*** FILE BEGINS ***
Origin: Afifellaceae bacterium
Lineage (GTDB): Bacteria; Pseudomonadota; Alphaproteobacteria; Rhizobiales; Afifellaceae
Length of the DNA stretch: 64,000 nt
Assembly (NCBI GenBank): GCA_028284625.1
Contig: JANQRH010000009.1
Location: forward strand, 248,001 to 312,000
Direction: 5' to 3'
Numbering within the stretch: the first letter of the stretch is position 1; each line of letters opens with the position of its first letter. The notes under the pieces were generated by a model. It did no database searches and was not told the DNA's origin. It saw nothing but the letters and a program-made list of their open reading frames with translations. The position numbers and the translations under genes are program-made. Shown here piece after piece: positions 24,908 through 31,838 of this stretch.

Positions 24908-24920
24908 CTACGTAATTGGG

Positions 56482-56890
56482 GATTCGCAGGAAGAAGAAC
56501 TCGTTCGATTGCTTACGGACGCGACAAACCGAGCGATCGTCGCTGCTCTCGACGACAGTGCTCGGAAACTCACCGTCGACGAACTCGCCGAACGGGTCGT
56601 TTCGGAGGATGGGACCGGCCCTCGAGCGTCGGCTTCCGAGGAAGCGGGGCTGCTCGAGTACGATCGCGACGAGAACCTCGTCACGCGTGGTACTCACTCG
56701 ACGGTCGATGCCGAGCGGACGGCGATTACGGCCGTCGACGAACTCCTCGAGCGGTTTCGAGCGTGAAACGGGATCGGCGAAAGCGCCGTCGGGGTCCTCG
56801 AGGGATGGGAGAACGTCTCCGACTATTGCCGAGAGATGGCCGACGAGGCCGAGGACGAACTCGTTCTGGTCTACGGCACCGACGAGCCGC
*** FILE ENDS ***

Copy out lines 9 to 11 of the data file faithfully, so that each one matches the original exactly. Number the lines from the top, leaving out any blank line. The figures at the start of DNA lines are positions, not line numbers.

Positions 24908-24920
24908 CTACGTAATTGGG

Positions 56482-56890